When the wife and I moved to Spartanburg, South Carolina a few years ago, I knew what I was getting into. I knew that this was desolate hill country, with only the barest hints of civilization. I knew the locals rejected all efforts at cultural encroachment by outsiders, and that the only community activities that held their interest were Sunday school and high school football. I knew there would be no music scene, no alternative newspaper, not even an FM radio station. I knew that Spartanburg did not produce great composers, Pulitzer-winning journalists or pioneering footwear. Being a Carolinian from birth, I accept the typical Southern disdain for interest or effort as a given.
So I set out to sample the indigenous foodstuffs. And what better place to wallow in authentic, Southern home-cooking than the local barbeque restaurant? How great will it be, I thought, to have dependable pork sandwiches available just blocks away from our home? Even the NASCAR interior design theme, which might ordinarily make me cringe, I saw as a good sign. Who knows quality hog parts better than Dale Earnhardt fans? The farm girl working the counter even addressed me as “baby doll” before I’d said a word. This was going to be great!
I knew it was not great as soon as I saw the sandwich arrive completely dry. I realized the squirt bottles I’d seen on the counter weren’t extra BBQ sauces, they were the only BBQ sauce. This is as insulting to a true Southerner as serving a glass of unsweetened tea with a packet of sugar. Just as the only true sweet tea has been brewed with the sugar already added, true barbeque must be cooked in the sauce. Otherwise, you don’t have barbeque, you have a dry meat sandwich with a condiment. I found, to my dismay, that every local BBQ joint I visited had the same twisted ideology: dry meat with sauce on the side. I was starting to conclude that there was such a thing as being Too Southern. That is, there are modes of Southernism so backwards and offensive that even sixteenth generation rednecks like me are repulsed. I would come to encounter many, many elements of Spartanburg culture that could be considered Too Southern.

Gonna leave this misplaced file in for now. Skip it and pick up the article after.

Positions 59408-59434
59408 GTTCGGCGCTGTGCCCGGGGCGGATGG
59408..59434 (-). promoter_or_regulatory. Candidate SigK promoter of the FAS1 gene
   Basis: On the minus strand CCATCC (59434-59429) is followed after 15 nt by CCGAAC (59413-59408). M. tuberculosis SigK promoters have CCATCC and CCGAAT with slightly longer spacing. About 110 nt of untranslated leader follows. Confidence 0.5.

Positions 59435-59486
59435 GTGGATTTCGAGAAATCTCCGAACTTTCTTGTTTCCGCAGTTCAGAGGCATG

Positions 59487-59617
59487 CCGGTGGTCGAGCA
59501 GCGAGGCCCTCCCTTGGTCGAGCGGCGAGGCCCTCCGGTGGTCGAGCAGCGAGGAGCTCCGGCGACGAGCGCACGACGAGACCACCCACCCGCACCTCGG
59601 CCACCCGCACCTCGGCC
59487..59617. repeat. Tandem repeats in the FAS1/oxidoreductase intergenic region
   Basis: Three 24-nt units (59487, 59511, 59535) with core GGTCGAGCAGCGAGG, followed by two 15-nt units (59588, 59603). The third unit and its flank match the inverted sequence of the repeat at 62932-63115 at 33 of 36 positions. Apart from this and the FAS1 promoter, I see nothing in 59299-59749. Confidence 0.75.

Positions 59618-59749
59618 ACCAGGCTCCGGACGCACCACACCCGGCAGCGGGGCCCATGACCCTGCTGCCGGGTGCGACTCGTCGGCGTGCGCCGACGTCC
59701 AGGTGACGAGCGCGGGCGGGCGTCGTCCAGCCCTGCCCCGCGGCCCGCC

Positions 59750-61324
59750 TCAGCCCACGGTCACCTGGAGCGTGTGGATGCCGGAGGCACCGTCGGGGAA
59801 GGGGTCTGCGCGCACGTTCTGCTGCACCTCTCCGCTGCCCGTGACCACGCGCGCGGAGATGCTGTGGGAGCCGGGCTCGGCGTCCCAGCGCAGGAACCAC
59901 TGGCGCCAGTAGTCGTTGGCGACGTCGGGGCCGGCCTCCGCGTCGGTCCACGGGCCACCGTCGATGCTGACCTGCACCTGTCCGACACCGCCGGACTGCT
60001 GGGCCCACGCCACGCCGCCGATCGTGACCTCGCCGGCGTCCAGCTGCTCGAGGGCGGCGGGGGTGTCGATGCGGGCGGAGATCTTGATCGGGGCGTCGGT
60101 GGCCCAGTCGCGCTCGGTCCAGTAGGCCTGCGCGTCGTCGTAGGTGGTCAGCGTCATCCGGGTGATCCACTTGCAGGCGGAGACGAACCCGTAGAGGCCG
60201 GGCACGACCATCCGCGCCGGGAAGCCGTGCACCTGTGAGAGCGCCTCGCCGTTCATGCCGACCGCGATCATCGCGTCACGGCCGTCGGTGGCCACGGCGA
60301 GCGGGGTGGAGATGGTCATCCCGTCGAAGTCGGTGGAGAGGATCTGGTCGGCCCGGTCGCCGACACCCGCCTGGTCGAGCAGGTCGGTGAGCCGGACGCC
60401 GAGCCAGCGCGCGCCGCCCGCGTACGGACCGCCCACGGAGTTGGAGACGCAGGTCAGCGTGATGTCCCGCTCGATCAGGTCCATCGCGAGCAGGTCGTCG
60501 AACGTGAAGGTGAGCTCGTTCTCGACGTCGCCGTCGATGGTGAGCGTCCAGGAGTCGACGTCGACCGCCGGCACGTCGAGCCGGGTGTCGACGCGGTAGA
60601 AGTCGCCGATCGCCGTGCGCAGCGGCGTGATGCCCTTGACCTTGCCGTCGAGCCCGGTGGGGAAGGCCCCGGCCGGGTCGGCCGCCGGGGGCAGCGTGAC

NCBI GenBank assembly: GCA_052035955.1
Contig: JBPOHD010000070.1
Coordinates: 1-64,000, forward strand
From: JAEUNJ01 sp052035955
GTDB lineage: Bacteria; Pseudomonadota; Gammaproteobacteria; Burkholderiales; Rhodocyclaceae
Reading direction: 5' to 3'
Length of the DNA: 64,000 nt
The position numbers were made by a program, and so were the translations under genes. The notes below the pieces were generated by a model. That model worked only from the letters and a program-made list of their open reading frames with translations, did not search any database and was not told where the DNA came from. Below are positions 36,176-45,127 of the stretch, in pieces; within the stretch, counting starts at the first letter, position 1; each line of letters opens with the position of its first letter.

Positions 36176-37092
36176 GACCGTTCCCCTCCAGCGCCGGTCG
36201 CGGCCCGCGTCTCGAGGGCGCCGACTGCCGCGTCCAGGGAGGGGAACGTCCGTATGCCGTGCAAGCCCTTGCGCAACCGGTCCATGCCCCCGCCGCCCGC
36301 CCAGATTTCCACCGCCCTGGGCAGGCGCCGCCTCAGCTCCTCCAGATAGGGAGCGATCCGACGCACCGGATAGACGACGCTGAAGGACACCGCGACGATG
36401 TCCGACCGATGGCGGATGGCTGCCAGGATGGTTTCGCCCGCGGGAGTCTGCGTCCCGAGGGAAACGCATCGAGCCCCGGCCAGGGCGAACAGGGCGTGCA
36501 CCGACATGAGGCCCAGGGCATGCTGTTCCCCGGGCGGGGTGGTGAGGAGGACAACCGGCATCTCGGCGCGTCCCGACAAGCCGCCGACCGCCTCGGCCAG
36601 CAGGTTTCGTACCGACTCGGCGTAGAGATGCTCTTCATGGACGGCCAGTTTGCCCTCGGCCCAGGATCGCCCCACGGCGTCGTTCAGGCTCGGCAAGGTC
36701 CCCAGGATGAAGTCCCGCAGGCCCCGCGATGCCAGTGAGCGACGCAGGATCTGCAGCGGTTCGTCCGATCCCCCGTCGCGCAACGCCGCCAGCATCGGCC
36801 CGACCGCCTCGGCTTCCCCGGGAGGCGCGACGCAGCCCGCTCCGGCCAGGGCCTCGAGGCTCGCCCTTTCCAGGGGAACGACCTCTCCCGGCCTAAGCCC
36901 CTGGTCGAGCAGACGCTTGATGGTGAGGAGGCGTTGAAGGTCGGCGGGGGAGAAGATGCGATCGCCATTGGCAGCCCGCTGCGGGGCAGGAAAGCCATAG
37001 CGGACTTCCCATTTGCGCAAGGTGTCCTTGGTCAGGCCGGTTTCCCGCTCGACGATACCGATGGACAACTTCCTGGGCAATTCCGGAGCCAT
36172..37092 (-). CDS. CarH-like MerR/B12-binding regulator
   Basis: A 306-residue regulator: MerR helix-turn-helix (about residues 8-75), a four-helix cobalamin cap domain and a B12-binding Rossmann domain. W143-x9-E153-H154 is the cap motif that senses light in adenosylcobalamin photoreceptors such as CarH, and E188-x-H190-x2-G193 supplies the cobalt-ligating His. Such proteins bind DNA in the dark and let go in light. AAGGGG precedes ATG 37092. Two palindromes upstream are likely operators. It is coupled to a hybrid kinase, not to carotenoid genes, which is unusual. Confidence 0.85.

So maybe barbeque just isn’t Spartanburg’s thing, I rationalized. What became apparent from the town’s countless signs and banners was that Spartanburg prided itself on its hotdogs. This seemed odd to me, as I’ve always associated hotdogs with sidewalk vendors in Northern metropolitan meccas like New York and Chicago. But hotdog restaurants are everywhere here, not to mention hotdog dinners being advertised on the church signs stationed every twelve feet. Sampling a couple of these overhyped outlets revealed that these are not gourmet dogs, just the traditional Oscar-Meyer tubesteaks. And when one understands that the hotdog is merely a cruel experiment to see if gullible consumers will actually eat the snouts, hooves and entrails from the slaughterhouse floor, it says something rather disturbing about the Spartanburgian character that this is the dish they boast about. Personally, I began to think of hotdogs as disgusting around sixth grade, an age when I would eat beef jerky I found in the dumpster and suck the grease out of leftover hamburger patties. But here was a community of fully grown adults celebrating what are essentially convenience store hotdogs as a point of town pride. I was beginning to suspect the local tastebuds were somewhat underdeveloped.
Many of these fine hotdog establishments serve hot dog “plates.” I quickly learned to avoid any restaurant that served “plates”: fish plates, hamburger plates, corned beef hash plates, etc. The plate in question is usually made of styrofoam, and distinguishing a plate from an actual meal usually means you’re getting school cafeteria food, but thankfully, not very much of it. Fries and tots will come in a grease-soaked paper sack. Utensils will be plastic and prepackaged with a flimsy napkin. Ketchup will be in packets. The ice in your Coke will be of the wax-coated pellet variety. In some parts of the South, this kind of food service regimentation is the only evidence that the Industrial Age ever came to town. Southerners took to the fast food model of family dining sooner and with more gusto than the rest of the nation. Hardee’s was founded in the South (not surprisingly, it still serves the fattiest, most repulsive fare of any fast food chain), not to mention Kentucky Fried Chicken. Essentially, Southerners like to feel as if they’re eating at a flea market or demolition derby.